Contemplating Humanity’s Carbon Use Efficiency

Saint Paul’s Hospital

A Little Science…
I’ve spent today thinking about efficiency, namely, iron (Fe) use efficiency by phytoplankton (single celled photosynthetic organisms). Iron is primarily involved in a variety of metabolic processes, notably photosynthesis and respiration (i.e. making your cake and eating it too). In fact, around 90% of the Fe in a phytoplankton cell is found within the chloroplast – a subcellular compartment where light energy is harvested into chemical energy. Basically, without Fe, phytoplankton (like all living things – especially anemics) would perish.

Vast areas of the open ocean receive such sparing amounts of Fe that the seed phytoplankton population is unable to totally use up all the other nutrients available to it. In fact, 30% of global ocean is limited by Fe, and this limitation is thought to be of utmost importance in controlling atmospheric carbon dioxide levels over geological time through the biological pump (i.e. phytoplankton turn CO2 into sugars, then sink below the surface mixed layer of the ocean that is contact with the atmosphere, die, and thus act as a vector to sequester CO2 away from the atmosphere).

Interestingly, however, there are phytoplankton that reside in these “oceanic deserts”. How, you may ask? Well, laboratory studies of individual species isolated from marine environments characterized by high and low Fe concentrations have elucidated a number physiological mechanisms that make the “desert” species capable of thriving. The most straight forward example is: evolve to use less of it! Indeed, by making use of a physiological index called the Fe Use Efficiency (IUE), one can determine the amount of carbon a cell can turn into sugar for every atom of cellular Fe. Basically, when limited by Fe, the higher your IUE, the better you are at making a living in the Fe-limited photosynthetic world.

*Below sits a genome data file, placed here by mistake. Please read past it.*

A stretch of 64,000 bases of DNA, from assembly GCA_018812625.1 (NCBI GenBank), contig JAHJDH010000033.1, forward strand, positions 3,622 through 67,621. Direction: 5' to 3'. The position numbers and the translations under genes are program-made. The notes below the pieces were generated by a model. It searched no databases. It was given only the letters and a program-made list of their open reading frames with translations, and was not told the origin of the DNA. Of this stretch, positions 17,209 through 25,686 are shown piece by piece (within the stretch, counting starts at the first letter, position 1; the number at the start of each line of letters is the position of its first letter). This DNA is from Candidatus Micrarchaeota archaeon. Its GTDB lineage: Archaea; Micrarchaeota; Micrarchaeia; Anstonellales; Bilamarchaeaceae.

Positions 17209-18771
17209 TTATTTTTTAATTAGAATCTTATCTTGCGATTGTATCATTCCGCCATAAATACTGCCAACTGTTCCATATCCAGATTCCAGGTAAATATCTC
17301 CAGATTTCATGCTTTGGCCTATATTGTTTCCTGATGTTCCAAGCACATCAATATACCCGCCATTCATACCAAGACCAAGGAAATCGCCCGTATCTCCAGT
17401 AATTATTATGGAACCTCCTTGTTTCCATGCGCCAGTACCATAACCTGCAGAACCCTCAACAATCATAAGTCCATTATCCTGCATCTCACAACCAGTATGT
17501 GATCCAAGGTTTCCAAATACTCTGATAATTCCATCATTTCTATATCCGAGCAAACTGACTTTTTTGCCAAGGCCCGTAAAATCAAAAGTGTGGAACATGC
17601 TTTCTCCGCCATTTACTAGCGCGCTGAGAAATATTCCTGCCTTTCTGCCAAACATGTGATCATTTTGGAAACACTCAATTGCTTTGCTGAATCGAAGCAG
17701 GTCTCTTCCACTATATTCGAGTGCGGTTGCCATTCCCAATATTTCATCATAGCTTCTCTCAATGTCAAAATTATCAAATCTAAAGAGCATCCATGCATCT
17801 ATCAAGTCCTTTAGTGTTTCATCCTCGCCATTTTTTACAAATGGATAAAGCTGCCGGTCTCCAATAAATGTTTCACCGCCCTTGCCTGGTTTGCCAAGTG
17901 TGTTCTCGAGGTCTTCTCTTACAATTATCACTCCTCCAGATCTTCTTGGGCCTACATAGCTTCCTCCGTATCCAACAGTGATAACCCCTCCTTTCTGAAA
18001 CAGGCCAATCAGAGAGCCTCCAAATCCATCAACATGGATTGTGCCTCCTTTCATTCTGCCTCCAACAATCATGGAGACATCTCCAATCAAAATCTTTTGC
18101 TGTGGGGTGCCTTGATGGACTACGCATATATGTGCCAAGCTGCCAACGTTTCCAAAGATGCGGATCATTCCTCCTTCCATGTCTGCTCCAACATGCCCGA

…And Everything Else
I’ve probably walked past Saint Paul’s 1000 times – or once every 1.8 days for 5 years. This is my fifth Christmas in Vancouver, and the fifth time I’ve had the pleasure to see the giant spectacle of Christmas lights outside the hospital downtown. I usually spend hours studying at the coffee shop across the street – watching dozens of people stand and stare at the 3 story castle of colour, while a few professional photographers set up their tripods and tinker with their camera’s f-stops and shutter speeds to catch that perfect shot they might monger off onto a post card company.

Then, I usually catch myself drifting off into my childhood memories. I remember building a giant snow throne in the 4 to 5 foot snow drifts that had accumulated on our front lawn, feeding my dad the long string of Christmas lights that we had spent the entire morning checking for burnt bulbs. He would snag the line onto a bent nail hammered into the end of my hockey stick, and attempt to string up the two 6 meter spruce trees standing on each side of our front walk. Then, that night when it was dark enough outside, we would all go outside while he plugged the extension cord in and watch our quantized creation come to life.